Tuesday, July 25, 2017

Anything You Want by Derek Sivers

This weekend, I went to the library and accidentally stumbled upon a small pocket sized book with a title "Anything You Want: 40 Lessons for a new kind of Entrepreneur" by Derek Sivers.

Since I knew about Derek's work (CDBaby.com) and had read and liked some of his writings in the past, I decided to borrow the book. 

The book is essentially a list of carefully selected, probably in chronological order, articles he'd published on his site: https://sivers.org/blog. While you can read them all there, I'm old-school, book is still my preference.

The book attempts to share Derek's life experience shrunk and condensed into one hour (84 pages) and I thought it delivers. The articles are short ranging from 1 page or at most 2 pages; no aggressive mindset nor world-changing life experience. Simple, easy to read, and full of useful oft-repeated-yet-ignored lessons such as:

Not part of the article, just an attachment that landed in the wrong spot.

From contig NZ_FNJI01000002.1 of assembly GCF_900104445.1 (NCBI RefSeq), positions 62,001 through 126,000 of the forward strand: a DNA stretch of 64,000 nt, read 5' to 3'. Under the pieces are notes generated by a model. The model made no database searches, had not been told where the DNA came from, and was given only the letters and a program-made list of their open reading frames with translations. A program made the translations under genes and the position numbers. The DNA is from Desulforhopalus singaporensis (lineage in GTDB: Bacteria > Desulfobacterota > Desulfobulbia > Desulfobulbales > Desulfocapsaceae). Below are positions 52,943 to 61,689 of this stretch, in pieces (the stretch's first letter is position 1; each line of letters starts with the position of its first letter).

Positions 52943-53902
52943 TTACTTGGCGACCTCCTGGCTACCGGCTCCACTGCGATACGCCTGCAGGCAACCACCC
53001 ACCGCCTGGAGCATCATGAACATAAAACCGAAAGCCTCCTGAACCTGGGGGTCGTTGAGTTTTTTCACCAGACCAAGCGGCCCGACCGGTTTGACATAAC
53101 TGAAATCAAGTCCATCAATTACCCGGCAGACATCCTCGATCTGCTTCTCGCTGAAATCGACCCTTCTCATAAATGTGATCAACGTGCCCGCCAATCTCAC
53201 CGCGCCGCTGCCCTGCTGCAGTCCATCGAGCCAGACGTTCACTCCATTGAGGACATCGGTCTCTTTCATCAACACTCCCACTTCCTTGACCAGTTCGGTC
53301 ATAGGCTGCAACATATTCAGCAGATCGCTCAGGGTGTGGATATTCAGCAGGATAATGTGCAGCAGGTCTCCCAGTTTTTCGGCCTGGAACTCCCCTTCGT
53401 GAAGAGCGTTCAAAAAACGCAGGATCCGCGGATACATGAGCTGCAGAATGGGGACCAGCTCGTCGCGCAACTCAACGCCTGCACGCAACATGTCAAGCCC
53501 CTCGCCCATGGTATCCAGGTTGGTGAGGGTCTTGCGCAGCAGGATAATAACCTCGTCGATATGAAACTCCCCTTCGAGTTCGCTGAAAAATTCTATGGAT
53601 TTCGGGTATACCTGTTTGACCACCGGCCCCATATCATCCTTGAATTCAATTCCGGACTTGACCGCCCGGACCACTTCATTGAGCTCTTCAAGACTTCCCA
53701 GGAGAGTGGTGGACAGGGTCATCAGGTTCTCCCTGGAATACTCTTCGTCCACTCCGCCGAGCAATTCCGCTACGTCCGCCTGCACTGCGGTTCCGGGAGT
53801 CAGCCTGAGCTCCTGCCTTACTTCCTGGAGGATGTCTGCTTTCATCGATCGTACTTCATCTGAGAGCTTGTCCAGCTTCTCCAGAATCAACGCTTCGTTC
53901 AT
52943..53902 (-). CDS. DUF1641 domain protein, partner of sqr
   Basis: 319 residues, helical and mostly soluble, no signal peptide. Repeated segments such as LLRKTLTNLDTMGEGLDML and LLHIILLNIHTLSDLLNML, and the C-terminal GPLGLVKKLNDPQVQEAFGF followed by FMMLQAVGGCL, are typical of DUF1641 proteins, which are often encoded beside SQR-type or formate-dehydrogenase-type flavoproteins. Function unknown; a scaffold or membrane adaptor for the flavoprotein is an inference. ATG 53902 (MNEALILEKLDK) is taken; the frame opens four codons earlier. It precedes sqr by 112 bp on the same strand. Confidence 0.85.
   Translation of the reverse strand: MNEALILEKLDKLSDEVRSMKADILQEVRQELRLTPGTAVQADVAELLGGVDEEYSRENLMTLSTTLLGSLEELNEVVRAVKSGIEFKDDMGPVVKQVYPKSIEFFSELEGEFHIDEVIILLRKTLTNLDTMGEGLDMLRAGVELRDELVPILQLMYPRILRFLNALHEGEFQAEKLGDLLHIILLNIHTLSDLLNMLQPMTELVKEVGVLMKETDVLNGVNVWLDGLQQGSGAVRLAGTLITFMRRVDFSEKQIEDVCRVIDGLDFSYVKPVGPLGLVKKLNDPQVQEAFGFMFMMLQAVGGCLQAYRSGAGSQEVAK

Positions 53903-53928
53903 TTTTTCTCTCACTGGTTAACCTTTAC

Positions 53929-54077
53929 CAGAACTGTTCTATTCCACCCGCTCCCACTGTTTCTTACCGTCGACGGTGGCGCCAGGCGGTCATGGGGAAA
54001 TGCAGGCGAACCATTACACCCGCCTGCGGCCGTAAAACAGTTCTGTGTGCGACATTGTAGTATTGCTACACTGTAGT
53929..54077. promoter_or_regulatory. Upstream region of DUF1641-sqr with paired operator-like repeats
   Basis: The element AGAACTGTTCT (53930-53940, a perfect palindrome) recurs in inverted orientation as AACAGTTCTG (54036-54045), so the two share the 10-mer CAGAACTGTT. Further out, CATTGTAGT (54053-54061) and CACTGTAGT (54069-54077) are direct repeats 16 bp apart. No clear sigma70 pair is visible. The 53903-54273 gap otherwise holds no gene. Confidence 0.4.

• Don't do it for the money
  • Success comes from persistently improving and inventing
  • Start now (entrepreneur, listen!)
  • Ideas are just a multiplier of execution (I like this one a lot!)
  • Trust but verify (great Management advise by the way...)
  • You can't please everyone (and don't have to), and so on...
Through the book, I observed that Derek is always focused on one thing at a time and he persistently tried his best to finish the task. These are important traits for an entrepreneur: focus and persistent.

His business, CDBaby.com, was born out of accident because he's trying to help other musicians to sell their albums. He explained how he runs the company and the values that guide his business decisions. He also balanced the positive with the negative experiences by describing a few mistakes he stumbled along the way. 

One particular segment of the book that I enjoyed was his story about CDBaby and Apple. How Apple pretty much being a typical cruel mega-corporation by toying CDBaby. It's business after all and it's... well.. Apple and Steve Jobs.   

Near the end of the book, he described the thought process of selling his business, CDBaby, and giving away the money that could be his. This part of the book felt like an end of an era (or at least a phase in Derek's life).

I definitely recommend to read this book as a counter balance to those big-ideas, world-changing books. This book feels down to earth and humane instead of depicting a bravado type of life. 

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